This alert sets out some of the essential terms of commercial agents' contracts in the European Economic Area (EEA), focusing particularly upon the UK. It contains both drafting tips and what to look out for when commercial agency arrangements are terminated.

The starting point - the Commercial Agents Regulations

The Commercial Agents (Council Directive) Regulations 1993 (Regulations) implemented in the UK the EU Directive which sought to regularise the rights of commercial agents across Europe.

However, significant differences still arise within each relevant European jurisdiction, e.g. the right to compensation upon termination in France is very different from the right to compensation for a commercial agent in the UK.

Some specifics to note about the impact of the Regulations are:

  • All agency arrangements in Europe are caught by the Regulations even if they are oral.
  • The Regulations only apply to sale of goods agreements - services do not fall within the Regulations in the UK.
  • Regulation 15 stipulates minimum notice periods although these can be overridden by express provision and/or local law.
  • An agency contract for a fixed period which expires is converted into an agency contract for an indefinite period if both parties continue to perform it (Regulation 14).
  • The right for an agent to receive compensation or an indemnity under the Regulations arises on expiry or termination even if there was no expectation that the agreement would ever be extended or renewed.
  • The right to compensation/indemnity arises regardless of whether the principal is in breach of contract or not.
  • You cannot derogate from the majority of the Regulations. However, there are some helpful areas where you can (see below).

Claims against principals when a principal agency relationship terminates

Whenever a commercial agency relationship which operates within the EEA expires or is terminated, then typically the following claims are made:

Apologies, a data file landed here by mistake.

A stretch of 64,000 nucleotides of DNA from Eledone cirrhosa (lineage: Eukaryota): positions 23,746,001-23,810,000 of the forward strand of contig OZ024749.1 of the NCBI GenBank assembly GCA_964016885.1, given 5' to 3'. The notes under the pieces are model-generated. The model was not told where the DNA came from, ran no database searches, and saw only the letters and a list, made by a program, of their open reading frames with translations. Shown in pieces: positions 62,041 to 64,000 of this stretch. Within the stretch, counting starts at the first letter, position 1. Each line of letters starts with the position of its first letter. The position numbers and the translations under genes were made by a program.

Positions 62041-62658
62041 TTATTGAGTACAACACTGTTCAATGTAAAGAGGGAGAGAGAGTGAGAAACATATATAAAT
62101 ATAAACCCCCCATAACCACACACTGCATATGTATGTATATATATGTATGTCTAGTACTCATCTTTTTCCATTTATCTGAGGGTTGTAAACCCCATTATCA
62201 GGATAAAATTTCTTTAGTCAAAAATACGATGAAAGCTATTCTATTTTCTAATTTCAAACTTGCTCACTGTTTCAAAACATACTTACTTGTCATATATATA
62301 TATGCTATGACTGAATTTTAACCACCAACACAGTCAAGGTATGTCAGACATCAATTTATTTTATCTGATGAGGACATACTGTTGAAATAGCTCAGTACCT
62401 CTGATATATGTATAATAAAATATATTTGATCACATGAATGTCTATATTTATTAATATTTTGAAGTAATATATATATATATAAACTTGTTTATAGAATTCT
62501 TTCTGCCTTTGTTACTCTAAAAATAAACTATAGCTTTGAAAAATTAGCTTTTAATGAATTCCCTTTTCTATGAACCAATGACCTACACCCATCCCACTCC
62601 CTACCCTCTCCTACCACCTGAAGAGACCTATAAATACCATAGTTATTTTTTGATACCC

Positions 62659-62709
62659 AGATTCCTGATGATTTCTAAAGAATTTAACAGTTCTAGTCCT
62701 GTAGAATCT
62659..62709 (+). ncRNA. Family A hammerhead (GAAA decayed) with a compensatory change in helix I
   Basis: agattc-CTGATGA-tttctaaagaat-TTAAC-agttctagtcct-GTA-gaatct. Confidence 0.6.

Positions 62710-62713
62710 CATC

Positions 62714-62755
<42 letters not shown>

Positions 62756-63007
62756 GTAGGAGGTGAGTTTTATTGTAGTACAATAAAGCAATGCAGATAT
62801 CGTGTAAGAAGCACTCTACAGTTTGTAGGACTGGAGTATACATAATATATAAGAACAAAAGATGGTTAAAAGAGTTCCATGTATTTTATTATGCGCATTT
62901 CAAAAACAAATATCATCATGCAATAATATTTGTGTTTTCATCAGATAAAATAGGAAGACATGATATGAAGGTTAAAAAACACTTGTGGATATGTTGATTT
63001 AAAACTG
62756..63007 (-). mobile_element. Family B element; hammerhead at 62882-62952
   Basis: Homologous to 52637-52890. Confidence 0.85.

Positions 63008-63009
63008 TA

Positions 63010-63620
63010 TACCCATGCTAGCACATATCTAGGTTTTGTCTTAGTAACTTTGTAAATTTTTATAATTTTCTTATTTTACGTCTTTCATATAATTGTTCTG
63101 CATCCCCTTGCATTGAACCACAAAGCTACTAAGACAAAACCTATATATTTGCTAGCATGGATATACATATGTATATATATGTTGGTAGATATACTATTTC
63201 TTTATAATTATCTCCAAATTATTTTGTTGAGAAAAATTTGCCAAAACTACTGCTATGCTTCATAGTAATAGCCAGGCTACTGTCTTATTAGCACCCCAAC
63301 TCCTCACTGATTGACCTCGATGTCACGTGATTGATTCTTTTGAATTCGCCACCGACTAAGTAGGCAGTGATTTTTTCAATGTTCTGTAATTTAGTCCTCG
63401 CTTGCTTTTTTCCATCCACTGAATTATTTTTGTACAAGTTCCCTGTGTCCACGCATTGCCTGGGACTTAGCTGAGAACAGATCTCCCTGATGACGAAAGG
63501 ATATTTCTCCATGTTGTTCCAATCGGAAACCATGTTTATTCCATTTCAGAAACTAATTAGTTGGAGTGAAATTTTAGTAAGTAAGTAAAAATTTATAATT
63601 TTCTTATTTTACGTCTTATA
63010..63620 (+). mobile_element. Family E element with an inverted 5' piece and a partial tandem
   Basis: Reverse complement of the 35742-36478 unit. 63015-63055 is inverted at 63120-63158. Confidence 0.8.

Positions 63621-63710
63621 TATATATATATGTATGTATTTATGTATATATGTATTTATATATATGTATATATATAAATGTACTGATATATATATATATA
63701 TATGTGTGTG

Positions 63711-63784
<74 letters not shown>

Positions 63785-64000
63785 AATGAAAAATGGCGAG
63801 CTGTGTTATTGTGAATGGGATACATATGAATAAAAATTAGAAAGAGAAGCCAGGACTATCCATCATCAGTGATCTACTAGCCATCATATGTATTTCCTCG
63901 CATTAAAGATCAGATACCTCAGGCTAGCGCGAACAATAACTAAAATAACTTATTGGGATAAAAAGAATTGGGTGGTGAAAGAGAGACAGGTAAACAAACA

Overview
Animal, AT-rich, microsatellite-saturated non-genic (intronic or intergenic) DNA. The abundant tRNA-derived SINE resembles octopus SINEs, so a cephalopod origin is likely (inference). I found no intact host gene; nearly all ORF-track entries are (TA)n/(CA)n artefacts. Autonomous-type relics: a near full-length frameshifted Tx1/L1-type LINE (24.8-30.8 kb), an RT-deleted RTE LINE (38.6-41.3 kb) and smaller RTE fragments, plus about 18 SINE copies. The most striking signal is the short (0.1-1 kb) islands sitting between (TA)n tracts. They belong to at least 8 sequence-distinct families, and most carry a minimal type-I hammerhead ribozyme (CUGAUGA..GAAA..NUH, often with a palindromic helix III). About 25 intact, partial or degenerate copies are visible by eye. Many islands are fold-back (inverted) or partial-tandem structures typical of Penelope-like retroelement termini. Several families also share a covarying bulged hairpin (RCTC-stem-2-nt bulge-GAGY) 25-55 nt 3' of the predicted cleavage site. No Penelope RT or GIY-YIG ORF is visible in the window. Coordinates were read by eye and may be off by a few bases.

1. If there is an express right to an indemnity under Regulation 17, then a sum not exceeding one year's average annual remuneration over the preceding five years is payable.

Drafting tip: consider drafting in an indemnity since it gives certainty as to the compensation payable on termination/expiry of an agency relationship.

  1. Even if there is an indemnity, that does not prevent a claim for damages for breach of the agency contract.
  2. If there is no express indemnity, then there is a right to compensation under Regulation 17. In France, for example, there is a rule of thumb that compensation should be two years' lost commission. In the UK, however, the House of Lords in Lonsdale -v- Howard and Hallam Limited held that the proper basis for calculating compensation is by reference to the loss of the value of the agency. Expert valuation evidence will now be needed in every case in order to determine the compensation payable. The situation is therefore more uncertain and one cannot draft around this.
  3. A claim for commission based upon transactions concluded after the agency contract has terminated but attributable to the efforts of the agent prior to that time; or where the order has been received before the termination but the invoice is payable afterwards (Regulation 8).  

Drafting tip: this is one of the few areas which can be expressly excluded by agreement under the Regulations. Principals should do so.

  1. A claim for a statement of commission due under Regulation 12. An agent is entitled to demand all information which he needs in order to check the amount of commission due to him.  

Defences to these claims

  1. Has the agent notified the claim within one year following termination? If not, the compensation/indemnity claim is time barred (Regulation 17(9) - any underlying claim for damages for breach of contract can still be made though).  
  2. Was the agency contract terminated for repudiatory breach or in other circumstances of default by the agent which justified immediate termination? If so, the right to indemnity or compensation is lost under Regulation 18.  
  3. The commercial agent loses the right to indemnity or compensation if he himself terminates the agency contract, unless such terination is justified in the circumstances set out in Regulation 18 (b) (which includes circumstances attributable to the principal).  
  4. If the commercial agent assigns the agency contract to another person, then he loses the right of indemnity or compensation.  

Over the past few years, we have seen an increased number of commercial agents' claims. They tend to be expensive to fight in the UK because of the need for expert evidence with regard to the compensation payable. Because of the impact of the indemnity/compensation provisions under the Regulations, principals need to think carefully whether to enter into an agency relationship or whether to have a distributorship arrangement instead. Other considerations, which fall outside the ambit of this alert, apply here because there are tax, competition law and commercial considerations (e.g. control/credit risk) which need to be taken into account.